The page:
The third major title to actually be closed down was The Matrix Online which is another title Sony Online Entertainment ran after acquiring the rights from Warner Bros. Interactive so they could secure a deal to create DC Universe Online. Of course, part of that deal was to keep MXO running for a period of time, because even to the outside observer, it was obvious that MXO was hemorrhaging what few subscriptions it had left. I loved the game, but the major problem with it was complete lack of content. There were only like a couple dozen mission types and they all generally went to a building where you would fight a bunch of dudes to get a Magoffin and that was pretty much it. There were a few dungeons, but unlike the rest of the game, you were never told about these until it was too late. And how I mean too late is once you passed a certain level, you could never, ever enter said dungeons again.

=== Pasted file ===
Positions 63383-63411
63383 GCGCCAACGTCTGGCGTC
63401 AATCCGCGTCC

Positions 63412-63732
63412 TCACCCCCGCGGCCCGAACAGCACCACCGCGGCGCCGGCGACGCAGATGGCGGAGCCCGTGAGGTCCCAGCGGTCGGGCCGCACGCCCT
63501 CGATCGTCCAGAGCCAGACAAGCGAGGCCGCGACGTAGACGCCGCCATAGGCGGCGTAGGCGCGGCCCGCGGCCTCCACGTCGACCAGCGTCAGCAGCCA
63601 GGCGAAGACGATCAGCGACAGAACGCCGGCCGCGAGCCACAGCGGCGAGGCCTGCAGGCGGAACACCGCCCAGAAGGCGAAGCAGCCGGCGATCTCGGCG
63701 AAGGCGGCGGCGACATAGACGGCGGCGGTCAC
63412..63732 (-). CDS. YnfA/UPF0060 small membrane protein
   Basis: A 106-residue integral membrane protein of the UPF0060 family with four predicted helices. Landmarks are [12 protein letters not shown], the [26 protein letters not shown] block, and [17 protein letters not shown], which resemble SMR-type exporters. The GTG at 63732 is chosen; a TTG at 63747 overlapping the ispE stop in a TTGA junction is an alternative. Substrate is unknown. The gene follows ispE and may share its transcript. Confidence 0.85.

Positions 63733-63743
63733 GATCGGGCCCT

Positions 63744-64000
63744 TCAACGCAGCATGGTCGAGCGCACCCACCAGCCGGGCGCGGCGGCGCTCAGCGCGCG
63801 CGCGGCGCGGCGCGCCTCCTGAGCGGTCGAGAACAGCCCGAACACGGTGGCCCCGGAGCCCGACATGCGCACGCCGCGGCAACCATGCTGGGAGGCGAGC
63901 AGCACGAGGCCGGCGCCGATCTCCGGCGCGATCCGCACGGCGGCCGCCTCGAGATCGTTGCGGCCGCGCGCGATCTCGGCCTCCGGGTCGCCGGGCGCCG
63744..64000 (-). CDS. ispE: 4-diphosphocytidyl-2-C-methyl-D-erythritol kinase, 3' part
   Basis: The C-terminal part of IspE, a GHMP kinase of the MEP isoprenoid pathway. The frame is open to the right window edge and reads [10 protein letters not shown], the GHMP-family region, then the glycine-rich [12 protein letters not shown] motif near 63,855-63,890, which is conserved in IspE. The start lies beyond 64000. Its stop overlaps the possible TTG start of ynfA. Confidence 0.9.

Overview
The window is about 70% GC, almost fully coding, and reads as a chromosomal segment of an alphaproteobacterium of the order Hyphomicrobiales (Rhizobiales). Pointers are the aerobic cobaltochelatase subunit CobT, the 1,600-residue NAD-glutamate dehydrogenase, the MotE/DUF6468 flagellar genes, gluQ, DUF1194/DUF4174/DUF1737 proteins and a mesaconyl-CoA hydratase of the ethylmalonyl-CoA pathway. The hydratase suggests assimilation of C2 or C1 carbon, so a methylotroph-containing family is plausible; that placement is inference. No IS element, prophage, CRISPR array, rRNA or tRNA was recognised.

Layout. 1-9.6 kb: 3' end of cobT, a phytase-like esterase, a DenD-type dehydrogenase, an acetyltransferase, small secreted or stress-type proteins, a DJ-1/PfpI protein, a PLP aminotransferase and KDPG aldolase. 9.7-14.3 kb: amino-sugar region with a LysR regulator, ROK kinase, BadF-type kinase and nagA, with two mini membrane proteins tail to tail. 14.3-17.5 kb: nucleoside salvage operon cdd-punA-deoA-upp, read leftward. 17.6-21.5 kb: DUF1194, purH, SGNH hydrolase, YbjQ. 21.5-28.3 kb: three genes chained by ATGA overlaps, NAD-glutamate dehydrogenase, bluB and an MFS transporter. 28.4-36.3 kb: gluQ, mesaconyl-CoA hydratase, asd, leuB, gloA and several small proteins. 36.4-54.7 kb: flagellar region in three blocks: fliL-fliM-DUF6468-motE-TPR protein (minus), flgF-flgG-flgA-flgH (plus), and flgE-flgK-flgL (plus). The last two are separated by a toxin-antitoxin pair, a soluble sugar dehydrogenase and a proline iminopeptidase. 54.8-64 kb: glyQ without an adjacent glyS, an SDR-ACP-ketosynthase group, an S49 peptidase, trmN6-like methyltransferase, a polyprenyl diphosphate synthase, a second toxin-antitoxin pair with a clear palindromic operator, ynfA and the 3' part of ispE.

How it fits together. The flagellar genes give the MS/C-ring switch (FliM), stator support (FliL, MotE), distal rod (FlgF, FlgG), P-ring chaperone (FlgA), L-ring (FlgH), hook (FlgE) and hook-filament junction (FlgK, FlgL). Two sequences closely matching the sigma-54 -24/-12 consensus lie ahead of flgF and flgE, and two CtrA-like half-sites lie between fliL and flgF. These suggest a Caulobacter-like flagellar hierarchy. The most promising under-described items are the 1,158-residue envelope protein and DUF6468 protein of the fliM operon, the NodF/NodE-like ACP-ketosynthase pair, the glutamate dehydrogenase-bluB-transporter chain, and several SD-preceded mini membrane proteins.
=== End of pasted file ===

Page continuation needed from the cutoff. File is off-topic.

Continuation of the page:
The game world was quite expansive though riddled with bugs. They evidently were going for a sandbox feel for the game, unfortunately, they forgot a lot of the elements that are required to make a sandbox work. One of the craziest things they did was to make the individual clothing the armor for your characters, which makes no relative sense in the grand scheme of things. Style is everything in the Matrix, and yet the set up pretty much negated said style. However, if Sony would of actually pursued developing the title further instead of just using it as a springboard for their DCUO deal, things might have improved for the game, and we wouldn't of gotten that crap known as DCUO.